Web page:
THE TRANSPORTATION CORPS: RESPONSIBILITIES, ORGANIZATION, AND OPERATIONS. By Chester Wardlow. (1951,1980; 454 pages, 12 tables, 7 charts, 28 illustrations, 4 appendixes, bibliographical note, glossaries, index, CMH Pub 10-19.)
The movement of men and supplies, en masse, over great distances became in World War II one of the most vital military interests of the powers engaged, particularly of the Western Allies. Movement overseas, in particular, presented them with problems whose solution spelled the difference between failure and success in defeating the Axis powers. This and the two succeeding volumes on the Army's Transportation Corps are written with an awareness of the importance of effective transportation in bringing to bear the power of the U.S. Army and in delivering military supplies to the British Commonwealth, the USSR, and China, where and when needed to carry out the strategic plans of the Allies.
The Transportation Corps was created after the United States entered the war to overwatch the Army's interest in these matters and to provide the facilities required to move its men and supplies. As the youngest of the seven "technical services" brought together under the control of General Somervell's Army Service Forces in March 1942, the corps was responsible for obtaining the Army's share in the services of common carriers in the United States (by rail, highway, and inland waterways) and in shipping on the high seas. It also supervised the great system of ports of embarkation; organized and operated the rail and truck transportation the Army developed to supplement these services; and assembled and administered, loaded and unloaded the Army's fleet of troopships, hospital ships, and freighters.
This volume covers antecedents and origins of the corps; the difficulties overcome in constituting this latecomer among the Army's services and rendering it efficient; its internal organization in Washington and in the field; its relations with other elements in the Army Service Forces and the overseas commands of the Army; and the measures adopted to ensure economy and efficiency in the use of ports and ships. Also treated are its cooperation and conflicts with the Navy, the Interstate Commerce Commission, the Office of Defense Transportation, the War Shipping Administration, and the British Ministry of War Transport.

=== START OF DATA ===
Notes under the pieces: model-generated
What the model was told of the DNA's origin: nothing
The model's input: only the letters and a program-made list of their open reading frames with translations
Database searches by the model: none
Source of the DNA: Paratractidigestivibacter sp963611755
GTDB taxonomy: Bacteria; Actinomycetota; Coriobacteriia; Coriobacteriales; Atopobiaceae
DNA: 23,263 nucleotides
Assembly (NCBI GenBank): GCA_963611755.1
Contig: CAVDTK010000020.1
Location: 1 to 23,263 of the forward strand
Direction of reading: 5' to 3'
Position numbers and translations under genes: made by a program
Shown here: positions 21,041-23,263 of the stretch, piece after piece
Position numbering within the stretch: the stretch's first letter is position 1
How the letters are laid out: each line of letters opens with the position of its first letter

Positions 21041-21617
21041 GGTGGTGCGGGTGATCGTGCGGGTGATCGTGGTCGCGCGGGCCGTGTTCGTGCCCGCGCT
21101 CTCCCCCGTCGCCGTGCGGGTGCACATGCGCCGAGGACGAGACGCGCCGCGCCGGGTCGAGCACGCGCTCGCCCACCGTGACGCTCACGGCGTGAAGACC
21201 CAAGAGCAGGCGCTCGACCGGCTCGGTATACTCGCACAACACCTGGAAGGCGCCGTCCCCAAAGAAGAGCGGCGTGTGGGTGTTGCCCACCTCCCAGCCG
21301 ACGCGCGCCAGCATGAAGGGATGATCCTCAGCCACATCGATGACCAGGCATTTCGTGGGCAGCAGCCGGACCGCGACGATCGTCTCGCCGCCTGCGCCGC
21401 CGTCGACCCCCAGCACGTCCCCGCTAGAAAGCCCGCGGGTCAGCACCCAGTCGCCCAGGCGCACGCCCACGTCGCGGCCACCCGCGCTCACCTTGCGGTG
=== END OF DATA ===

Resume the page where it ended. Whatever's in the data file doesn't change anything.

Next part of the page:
1. Transportation as a factor in strategic planning (Ch. I).
2. The shipping crisis in World War II and the Army's measures to meet it (Chs. V, VI, VIII).
3. Wartime relations of military and civilian agencies (Ch. VI, IX, XI).
4. Adaptation and conversion of peacetime public services to war use (Chs. V, VIII, IX).
5. Relationship of the technical services to the Army Service Forces (Ch. III).
6. The American shipbuilding achievement (Ch. V).
7. The special position given the Army Air Forces in the transportation field (Ch. III).
8. The cost of delayed planning to meet the Army's transportation needs (Chs. II, III).
9. Wartime organization:
a. Office of the Chief of Transportation (Ch. III).
b. Field establishments of the Transportation Corps (Ch. IV).
10. Control of port utilization and ship employment (Chs. IV, V, VIII).
11. The operation of the Army's wartime fleet and ports (Chs. VII, VIII).
12. The Transportation Corps and the Navy (Ch. VI).
13. The Army's wartime relationship with the railroads and other inland carriers (Ch. IX).
14. The Army's own carriers and their administration (Ch. X).
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